# Scalar field energy density and pressure in hot universe

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1. May 6, 2015

### karlzr

Kolb&Turner in "the early universe" mentioned that for a scalar field $\phi$ at finite temperature, $p=-V_T(\phi)$ and $\rho=-p+T\frac{d p(T)}{d T}$ where $V_T$ is potential energy including temperature correction. My question is: when we consider the evolution of the universe using Friedman's equation, should we use this kind of definition of $\rho$ and $p$ or we stick to those obtained from stress energy tensor? I would say the latter since that's what we can get from Einstein's equation. But then I don't understand what are Kolb&Turner's $\rho$ and $p$. Why doesn't kinetic term contribute to them?

Last edited: May 6, 2015
2. May 6, 2015

### fzero

Perhaps the notation is unfortunate, but $V_T(\phi)$ there is not the scalar potential, but rather the free-energy computed at finite temperature in perturbation theory. So one puts the particles in an appropriate box with finite temperature boundary conditions (periodicity) and computes the partition function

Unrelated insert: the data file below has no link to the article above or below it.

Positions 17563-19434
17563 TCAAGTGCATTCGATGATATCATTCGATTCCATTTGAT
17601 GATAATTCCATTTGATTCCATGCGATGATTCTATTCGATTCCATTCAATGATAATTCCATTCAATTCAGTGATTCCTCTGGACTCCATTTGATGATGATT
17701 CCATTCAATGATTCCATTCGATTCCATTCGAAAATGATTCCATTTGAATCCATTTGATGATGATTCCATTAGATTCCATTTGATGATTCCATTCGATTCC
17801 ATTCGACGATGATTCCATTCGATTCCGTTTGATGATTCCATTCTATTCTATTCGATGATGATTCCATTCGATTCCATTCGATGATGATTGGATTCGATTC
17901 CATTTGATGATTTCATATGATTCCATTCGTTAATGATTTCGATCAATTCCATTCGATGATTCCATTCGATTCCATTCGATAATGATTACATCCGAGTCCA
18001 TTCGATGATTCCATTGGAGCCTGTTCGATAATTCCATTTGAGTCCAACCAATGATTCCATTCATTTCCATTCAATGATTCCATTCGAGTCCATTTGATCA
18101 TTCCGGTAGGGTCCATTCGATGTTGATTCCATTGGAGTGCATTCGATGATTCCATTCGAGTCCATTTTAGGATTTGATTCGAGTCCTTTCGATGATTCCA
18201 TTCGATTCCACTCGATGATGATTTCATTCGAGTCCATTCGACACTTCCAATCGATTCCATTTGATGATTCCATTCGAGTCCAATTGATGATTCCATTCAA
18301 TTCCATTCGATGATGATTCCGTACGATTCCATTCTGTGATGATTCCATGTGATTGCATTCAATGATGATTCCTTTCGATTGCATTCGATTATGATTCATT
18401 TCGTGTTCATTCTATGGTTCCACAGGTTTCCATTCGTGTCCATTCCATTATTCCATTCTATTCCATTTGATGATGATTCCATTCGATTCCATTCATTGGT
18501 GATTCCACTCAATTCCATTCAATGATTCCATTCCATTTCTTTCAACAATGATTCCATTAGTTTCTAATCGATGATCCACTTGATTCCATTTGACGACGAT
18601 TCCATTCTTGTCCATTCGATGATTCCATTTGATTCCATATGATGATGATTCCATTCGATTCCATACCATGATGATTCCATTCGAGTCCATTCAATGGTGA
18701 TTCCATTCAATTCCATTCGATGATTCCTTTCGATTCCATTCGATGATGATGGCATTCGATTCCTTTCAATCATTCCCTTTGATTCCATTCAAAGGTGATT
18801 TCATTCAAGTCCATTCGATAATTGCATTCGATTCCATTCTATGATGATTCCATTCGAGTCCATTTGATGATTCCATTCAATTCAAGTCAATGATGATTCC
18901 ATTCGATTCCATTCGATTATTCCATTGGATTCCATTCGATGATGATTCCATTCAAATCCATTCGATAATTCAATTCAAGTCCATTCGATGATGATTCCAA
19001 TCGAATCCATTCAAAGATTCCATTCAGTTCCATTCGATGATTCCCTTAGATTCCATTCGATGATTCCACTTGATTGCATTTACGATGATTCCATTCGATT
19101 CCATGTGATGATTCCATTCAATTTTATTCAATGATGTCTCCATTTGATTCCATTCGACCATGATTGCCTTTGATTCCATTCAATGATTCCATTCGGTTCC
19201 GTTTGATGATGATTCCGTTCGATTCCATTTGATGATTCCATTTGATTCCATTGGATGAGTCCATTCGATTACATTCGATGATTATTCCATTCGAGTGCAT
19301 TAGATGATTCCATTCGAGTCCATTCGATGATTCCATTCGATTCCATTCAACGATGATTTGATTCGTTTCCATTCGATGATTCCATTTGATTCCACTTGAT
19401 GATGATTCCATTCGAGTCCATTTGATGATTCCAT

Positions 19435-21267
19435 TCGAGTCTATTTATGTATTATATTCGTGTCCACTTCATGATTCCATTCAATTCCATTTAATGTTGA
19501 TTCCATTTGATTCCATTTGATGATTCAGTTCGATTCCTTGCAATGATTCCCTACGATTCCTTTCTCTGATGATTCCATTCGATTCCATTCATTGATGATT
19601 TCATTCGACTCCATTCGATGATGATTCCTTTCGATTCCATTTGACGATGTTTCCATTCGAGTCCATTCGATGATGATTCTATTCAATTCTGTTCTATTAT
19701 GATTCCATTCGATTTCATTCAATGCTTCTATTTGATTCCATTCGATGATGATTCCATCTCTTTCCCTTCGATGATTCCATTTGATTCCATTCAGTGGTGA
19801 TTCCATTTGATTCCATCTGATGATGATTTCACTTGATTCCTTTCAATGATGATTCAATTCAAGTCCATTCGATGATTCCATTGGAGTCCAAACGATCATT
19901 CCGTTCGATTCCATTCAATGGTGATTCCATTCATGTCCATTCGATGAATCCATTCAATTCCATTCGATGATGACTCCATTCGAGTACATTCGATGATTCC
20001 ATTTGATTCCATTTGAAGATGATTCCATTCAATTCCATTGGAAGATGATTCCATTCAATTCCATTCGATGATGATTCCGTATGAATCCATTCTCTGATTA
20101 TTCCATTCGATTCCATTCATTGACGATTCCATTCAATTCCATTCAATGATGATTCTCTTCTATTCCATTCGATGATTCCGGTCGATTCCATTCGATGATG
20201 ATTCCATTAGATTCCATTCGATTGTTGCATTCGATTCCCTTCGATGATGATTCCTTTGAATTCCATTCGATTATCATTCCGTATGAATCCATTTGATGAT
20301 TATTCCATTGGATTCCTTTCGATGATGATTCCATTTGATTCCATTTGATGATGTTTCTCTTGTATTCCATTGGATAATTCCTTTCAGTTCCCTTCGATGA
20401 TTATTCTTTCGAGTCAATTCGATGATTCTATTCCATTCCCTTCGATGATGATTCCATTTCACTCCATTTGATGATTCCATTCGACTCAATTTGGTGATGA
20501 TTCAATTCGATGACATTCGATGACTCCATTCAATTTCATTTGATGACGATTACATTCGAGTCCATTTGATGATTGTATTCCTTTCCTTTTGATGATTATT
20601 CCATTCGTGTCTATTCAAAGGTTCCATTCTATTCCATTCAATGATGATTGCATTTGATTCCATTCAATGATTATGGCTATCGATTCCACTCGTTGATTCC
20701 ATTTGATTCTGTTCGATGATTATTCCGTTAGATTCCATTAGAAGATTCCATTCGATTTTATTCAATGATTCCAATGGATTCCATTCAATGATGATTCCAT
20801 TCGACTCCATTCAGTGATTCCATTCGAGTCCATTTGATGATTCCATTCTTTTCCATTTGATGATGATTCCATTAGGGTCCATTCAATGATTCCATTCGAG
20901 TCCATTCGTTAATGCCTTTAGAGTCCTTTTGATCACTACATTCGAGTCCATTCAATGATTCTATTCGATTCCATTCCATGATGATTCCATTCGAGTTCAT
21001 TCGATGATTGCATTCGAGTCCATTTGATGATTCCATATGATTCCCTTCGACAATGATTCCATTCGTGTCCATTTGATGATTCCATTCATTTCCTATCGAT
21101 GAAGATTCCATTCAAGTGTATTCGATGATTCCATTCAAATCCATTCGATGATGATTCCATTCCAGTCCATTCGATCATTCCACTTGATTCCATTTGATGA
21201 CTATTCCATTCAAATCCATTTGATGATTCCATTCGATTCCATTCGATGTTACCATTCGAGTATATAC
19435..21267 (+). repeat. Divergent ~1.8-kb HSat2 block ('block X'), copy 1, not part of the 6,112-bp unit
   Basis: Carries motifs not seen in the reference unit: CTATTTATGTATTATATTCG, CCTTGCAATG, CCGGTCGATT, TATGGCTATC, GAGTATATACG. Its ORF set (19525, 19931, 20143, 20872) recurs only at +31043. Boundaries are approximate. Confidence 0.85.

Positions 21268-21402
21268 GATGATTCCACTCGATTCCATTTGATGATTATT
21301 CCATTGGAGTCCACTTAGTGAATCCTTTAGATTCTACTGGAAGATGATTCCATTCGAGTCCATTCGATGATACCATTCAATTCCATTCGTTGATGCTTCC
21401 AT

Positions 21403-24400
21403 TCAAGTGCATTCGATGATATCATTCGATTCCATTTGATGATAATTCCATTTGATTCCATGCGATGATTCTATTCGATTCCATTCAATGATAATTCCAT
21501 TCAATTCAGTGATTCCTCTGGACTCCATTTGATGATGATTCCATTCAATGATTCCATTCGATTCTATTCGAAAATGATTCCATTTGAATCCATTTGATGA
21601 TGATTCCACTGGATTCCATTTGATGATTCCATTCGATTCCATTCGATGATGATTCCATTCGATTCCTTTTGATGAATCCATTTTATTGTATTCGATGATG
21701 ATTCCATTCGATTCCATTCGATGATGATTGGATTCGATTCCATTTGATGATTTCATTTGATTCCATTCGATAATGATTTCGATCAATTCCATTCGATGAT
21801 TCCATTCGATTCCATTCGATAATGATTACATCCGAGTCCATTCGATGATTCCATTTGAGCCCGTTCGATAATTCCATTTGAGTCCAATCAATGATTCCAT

$$Z = \int \mathcal{D}\phi \exp \left\{ -\int_0^\beta d\tau \int d^3x \, \mathcal{L}(\phi) \right\}.$$

The effective action is $-\ln Z$ and is the sum of 1-particle irreducible diagrams. This quantity is called the "effective potential" because the perturbative calculation is done over diagrams where the external field legs are set to the vacuum expectation value of the scalar field. There are no physical external particles in the process.

The results quoted there are the results once the sum over momentum modes has already been done. There is a reference to [3] for the result which is the classic paper of Dolan and Jackiw, but a random web-accessible source is this master's thesis that seems to include the relevant calculations.

For most calculations of late-term cosmology, the pedestrian free-particle equations of state are appropriate. However, for early times, when phase transitions are possible, the finite temperature, interacting theory results are necessary.